Skip to main content
Publications of the Week

Developmental Changes in the Accessible Chromatin, Transcriptome and Ascl1-Binding Correlate with the Loss in Müller Glial Regenerative Potential

By August 21, 2020No Comments

Read the Publication

This week we profile a recent publication in Scientific Reports from the laboratory of
Dr. Thomas Reh (pictured, right) at UW. This study was the PhD thesis work of Leah VandenBosch (pictured, left).

Can you provide a brief overview of your lab’s current research focus?

Our lab is focused on stimulating the regeneration of new neurons in the retina after they have been lost from disease or trauma. In fish, retinal neurons are spontaneously regenerated from glial cells, but in mammals, like ourselves, no neurons or photoreceptors (rods and cones) are made after we are born. To stimulate regeneration of new neurons and photoreceptors in mice, we found that a transcription factor, called Ascl1, will induce mouse glial cells to make some types of retinal neurons, but not all types of neurons can be regenerated in mice.

What is the significance of the findings in this publication?

Some types of neurons can be regenerated in mice by expressing the proneural transcription factor Ascl1, but other types cannot. Specifically, the rod photoreceptor cells, which degenerate in inherited retinal disease, are not regenerated by expressing Ascl1 in the glia. Previous work in our lab implicated epigenetic factors, and in particular histone deacetylation, in limiting neural regeneration from glia. We therefore compared the epigenetic profile of glial cells with retinal progenitors, cells from newborn mice that have the capacity to generate photoreceptors. Using ATACseq and RNAseq, we found distinct epigenetic changes between progenitors and glia that may underlie the loss in the ability of glia to regenerate photoreceptors.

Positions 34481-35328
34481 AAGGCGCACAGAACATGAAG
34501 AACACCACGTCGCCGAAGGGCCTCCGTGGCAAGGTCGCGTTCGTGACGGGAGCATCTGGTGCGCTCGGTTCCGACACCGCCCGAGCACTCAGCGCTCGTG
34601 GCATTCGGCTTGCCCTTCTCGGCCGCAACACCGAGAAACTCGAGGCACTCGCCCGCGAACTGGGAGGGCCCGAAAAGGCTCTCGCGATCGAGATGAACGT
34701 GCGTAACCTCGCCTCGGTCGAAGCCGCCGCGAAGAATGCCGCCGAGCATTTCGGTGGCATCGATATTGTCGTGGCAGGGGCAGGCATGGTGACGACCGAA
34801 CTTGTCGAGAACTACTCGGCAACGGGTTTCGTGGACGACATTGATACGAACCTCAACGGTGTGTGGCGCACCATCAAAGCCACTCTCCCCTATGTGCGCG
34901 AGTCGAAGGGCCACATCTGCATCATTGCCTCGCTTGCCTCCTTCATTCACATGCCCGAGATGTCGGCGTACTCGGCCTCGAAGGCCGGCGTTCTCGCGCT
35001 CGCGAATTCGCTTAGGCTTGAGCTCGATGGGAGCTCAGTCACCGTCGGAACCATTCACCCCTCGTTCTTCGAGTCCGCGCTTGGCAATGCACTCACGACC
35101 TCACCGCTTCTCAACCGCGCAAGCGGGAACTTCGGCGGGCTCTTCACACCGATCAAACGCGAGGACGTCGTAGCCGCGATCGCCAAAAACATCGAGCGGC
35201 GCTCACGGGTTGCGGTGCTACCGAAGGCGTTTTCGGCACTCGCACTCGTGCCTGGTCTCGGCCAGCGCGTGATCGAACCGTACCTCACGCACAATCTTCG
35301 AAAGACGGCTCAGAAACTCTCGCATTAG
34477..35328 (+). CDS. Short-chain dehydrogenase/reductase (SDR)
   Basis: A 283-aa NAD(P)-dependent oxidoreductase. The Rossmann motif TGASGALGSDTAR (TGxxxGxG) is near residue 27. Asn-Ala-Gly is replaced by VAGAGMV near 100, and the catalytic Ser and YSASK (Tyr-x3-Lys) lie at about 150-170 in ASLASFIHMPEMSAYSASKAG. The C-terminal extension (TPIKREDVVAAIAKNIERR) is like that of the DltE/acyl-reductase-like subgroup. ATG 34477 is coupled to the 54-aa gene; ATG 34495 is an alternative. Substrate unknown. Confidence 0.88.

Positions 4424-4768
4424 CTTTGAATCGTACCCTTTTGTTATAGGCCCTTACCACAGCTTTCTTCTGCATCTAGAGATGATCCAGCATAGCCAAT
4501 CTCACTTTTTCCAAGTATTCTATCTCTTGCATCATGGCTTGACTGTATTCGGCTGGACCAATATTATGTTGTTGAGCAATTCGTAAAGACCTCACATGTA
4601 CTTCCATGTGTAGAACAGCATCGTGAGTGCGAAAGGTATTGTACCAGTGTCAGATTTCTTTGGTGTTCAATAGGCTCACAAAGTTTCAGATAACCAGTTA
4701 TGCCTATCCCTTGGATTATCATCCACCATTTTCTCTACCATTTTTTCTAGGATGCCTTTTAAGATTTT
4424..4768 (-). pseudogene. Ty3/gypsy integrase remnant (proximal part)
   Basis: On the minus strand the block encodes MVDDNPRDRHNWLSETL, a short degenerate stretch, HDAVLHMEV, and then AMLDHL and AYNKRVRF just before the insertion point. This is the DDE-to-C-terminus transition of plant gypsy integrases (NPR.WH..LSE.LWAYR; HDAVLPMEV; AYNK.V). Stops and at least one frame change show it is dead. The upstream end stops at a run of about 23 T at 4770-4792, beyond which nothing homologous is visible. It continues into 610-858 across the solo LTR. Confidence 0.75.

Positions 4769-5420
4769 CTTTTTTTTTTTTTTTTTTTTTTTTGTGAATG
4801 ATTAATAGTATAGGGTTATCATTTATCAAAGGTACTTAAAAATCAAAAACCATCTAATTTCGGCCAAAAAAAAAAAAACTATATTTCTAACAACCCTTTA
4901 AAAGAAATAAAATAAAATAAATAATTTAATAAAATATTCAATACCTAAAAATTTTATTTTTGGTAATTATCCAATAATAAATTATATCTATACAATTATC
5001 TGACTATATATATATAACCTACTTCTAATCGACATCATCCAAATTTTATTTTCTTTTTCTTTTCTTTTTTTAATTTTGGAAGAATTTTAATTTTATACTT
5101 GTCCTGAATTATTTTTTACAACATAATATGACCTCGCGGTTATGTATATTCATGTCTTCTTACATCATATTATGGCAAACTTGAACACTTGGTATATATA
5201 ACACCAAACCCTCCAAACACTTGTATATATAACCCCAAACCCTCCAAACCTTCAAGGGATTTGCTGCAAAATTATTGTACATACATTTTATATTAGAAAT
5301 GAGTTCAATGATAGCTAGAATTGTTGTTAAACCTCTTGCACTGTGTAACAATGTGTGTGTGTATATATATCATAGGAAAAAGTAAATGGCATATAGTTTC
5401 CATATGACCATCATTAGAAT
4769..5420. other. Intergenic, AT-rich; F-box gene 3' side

What are the next steps for this research?

Future studies are aimed at trying to rewire the epigenome of glia to be more like that of progenitors. We hope that specific epigenetic reprogramming will open up the possibility of the glia to regenerate photoreceptors in the future, and provide a new way to restore vision to people who are blind from retinal degeneration.

This work was funded by:

The National Eye Institute and the Foundation Fighting Blindness.

Read the Publication